Product Identification: Referred to interchangeably as corn starch, this substance possesses a molecular weight exceeding 4000, represented by the chemical formula (C6H10O5)n, and bears the CAS number 9005-25-8.
Composition/Information on Ingredients: Comprising 99.0% carbohydrates, primarily glucose (C6H12O6), maize starch demonstrates an absence of discernible hazardous elements.
Hazards Identification: While generally considered benign, precautions are essential. Airborne starch dust may form an explosive mixture, emphasizing the need for meticulous handling and storage.
First Aid Measures: In the event of exposure, judicious first aid involves relocating affected individuals to fresh air, seeking immediate medical attention for respiratory distress, and addressing incidents of ingestion, skin contact, or ocular exposure promptly.
Fire Fighting Measures: Due to its organic nature, maize starch may pose a fire risk under elevated temperatures. Appropriate fire extinguishing media include water spray, dry chemical agents, foam, or carbon dioxide.
Accidental Release Measures: Mitigating the dispersion of starch dust during spills is paramount. Using non-sparking tools, moistening spills with water, and executing a cautious cleanup are essential procedures, with due consideration for containment.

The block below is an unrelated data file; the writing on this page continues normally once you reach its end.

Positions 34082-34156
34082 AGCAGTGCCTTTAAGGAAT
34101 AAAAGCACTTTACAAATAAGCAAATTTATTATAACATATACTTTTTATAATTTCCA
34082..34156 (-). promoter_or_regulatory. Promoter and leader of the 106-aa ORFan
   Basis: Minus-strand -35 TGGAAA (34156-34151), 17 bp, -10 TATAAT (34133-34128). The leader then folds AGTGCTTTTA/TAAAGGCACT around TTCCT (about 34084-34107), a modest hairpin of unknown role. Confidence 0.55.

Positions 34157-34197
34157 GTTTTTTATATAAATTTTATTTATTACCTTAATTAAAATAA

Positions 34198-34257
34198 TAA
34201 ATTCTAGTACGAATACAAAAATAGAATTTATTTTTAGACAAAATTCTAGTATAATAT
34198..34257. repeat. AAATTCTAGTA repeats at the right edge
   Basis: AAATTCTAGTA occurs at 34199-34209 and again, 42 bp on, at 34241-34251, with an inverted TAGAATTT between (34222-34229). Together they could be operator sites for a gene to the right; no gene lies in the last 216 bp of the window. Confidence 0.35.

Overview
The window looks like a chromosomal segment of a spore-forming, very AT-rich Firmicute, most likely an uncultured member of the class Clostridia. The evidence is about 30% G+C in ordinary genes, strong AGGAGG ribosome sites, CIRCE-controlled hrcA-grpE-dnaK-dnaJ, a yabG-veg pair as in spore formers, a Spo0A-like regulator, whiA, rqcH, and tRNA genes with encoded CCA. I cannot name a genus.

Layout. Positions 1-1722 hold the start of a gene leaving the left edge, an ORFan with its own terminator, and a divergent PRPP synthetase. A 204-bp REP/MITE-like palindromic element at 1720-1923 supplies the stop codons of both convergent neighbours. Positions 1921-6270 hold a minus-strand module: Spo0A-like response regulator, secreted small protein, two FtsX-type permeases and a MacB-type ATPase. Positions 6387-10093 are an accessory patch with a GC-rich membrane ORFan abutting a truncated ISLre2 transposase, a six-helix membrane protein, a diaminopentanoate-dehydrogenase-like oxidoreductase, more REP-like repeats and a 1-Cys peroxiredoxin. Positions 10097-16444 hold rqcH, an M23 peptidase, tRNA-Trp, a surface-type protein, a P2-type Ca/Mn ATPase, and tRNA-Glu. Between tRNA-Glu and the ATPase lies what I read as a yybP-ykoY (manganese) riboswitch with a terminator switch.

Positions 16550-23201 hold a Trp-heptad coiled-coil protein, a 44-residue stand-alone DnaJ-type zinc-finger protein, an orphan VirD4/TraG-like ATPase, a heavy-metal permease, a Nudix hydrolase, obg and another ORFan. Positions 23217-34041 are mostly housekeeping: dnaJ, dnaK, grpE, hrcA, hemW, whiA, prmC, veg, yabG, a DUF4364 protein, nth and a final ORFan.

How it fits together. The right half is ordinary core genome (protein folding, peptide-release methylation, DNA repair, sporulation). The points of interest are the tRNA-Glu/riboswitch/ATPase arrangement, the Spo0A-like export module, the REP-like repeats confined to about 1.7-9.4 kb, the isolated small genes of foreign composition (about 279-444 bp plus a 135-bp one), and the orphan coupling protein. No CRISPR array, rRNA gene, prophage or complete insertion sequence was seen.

Handling and Storage: Adherence to stringent storage protocols, including the use of tightly sealed containers in cool, arid environments, is strongly advocated. Empty maize starch containers, retaining product residues, mandate meticulous observance of safety precautions.
Exposure Controls/Personal Protection: Recommended personal protective equipment includes gloves, specialized clothing, and chemical safety goggles. While no specific airborne exposure limits have been established, adequate ventilation is advised.
Physical and Chemical Properties: Maize starch manifests as a white to pale creamy powder, characterized by odorlessness, insolubility in water or alcohol, and a pH range of 4.5 – 7.0. Noteworthy properties include stability, bulk density, and viscosity at 90 degrees Celsius.
Stability and Reactivity: Under normal conditions, maize starch demonstrates stability, although the application of heat may yield carbon dioxide and carbon monoxide. Hazardous polymerization is not anticipated, but incompatibility with strong oxidizers should be meticulously avoided.
Toxicological Information: Acute effects may encompass harm through inhalation, ingestion, or skin absorption, necessitating meticulous adherence to prudent handling practices.
Disposal Considerations: Stringent waste disposal procedures, in accordance with federal, state, and local regulations, are imperative. Recognition of potential alterations in waste management options due to processing or contamination underscores the importance of responsible disposal practices for both the substance and its residues.
Conclusion: As a chemical analyst, a profound understanding of maize starch’s properties and safety considerations is indispensable for ensuring its judicious and secure integration into diverse industries. This nuanced exploration elucidates the multifaceted nature of maize starch, acknowledging its pivotal role not only in culinary applications but also within the broader spectrum of industrial utilization.